Copyright  2001 by the Genetics Society of America

Overdominant Epistatic Loci Are the Primary Genetic Basis of Inbreeding
Depression and Heterosis in Rice. II. Grain Yield Components
L. J. Luo,* Z.-K. Li,†,‡ H. W. Mei,* Q. Y. Shu,§ R. Tabien,† D. B. Zhong,* C. S. Ying,*
J. W. Stansel,‡ G. S. Khush‡ and A. H. Paterson†,**

Department of Soil and Crop Sciences, Texas A&M University, College Station, Texas 77843, *China National Rice Research Institute,
310006 Hangzhou, China, ‡Plant Breeding, Genetics, and Biochemistry Division, International Rice Research Institute, Metro Manila, The
Philippines, §Department of Agronomy, Zhejiang Agricultural University, 310029 Hangzhou, China and **Applied Genetic Technology Center,
Departments of Crop and Soil Sciences, Botany, and Genetics, University of Georgia, Athens, Georgia 30602

Manuscript received August 25, 2000
Accepted for publication May 14, 2001
ABSTRACT
The genetic basis underlying inbreeding depression and heterosis for three grain yield components of
rice was investigated in five interrelated mapping populations using a complete RFLP linkage map,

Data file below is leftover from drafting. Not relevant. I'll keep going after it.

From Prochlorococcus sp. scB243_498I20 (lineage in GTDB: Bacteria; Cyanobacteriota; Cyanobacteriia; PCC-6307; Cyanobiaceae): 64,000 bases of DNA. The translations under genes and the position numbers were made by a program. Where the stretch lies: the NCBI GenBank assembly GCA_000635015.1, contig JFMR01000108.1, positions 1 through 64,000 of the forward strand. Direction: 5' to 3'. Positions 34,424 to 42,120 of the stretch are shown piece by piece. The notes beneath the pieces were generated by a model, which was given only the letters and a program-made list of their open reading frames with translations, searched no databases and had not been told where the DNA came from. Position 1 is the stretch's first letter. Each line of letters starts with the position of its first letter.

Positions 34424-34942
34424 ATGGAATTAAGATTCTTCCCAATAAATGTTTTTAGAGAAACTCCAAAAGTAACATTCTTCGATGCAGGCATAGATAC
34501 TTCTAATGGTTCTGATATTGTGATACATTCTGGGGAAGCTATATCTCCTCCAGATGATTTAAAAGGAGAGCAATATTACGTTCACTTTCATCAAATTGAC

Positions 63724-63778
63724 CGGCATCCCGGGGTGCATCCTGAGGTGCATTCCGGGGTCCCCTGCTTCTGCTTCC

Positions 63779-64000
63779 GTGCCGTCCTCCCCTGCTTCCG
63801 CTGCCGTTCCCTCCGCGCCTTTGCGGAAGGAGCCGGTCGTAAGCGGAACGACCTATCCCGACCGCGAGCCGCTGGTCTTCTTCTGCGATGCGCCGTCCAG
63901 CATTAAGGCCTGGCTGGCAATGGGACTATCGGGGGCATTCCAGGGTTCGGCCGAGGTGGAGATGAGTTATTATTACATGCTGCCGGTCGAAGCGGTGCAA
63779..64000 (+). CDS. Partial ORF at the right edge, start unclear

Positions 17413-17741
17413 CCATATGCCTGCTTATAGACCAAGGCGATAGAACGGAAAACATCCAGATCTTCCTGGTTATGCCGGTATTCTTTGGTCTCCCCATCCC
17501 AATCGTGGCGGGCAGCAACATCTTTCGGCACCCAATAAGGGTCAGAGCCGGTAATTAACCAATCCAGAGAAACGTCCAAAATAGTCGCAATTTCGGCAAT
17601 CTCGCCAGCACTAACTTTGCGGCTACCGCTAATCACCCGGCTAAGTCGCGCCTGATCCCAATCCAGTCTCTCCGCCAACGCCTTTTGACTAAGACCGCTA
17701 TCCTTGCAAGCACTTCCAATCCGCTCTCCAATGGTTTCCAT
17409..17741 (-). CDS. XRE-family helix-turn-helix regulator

replicated phenotyping, and the mixed model approach. The populations included 254 F10 recombinant
inbred lines (RILs) derived from a cross between Lemont ( japonica) and Teqing (indica), two backcross
(BC) and two testcross populations derived from crosses between the RILs and the parents plus two testers
(Zhong413 and IR64). For the yield components, the RILs showed significant inbreeding depression and
hybrid breakdown, and the BC and testcross populations showed high levels of heterosis. The average
performance of the BC or testcross hybrids was largely determined by heterosis. The inbreeding depression
values of individual RILs were negatively associated with the heterosis measurements of the BC or testcross
hybrids. We identified many epistatic QTL pairs and a few main-effect QTL responsible for ⬎65% of the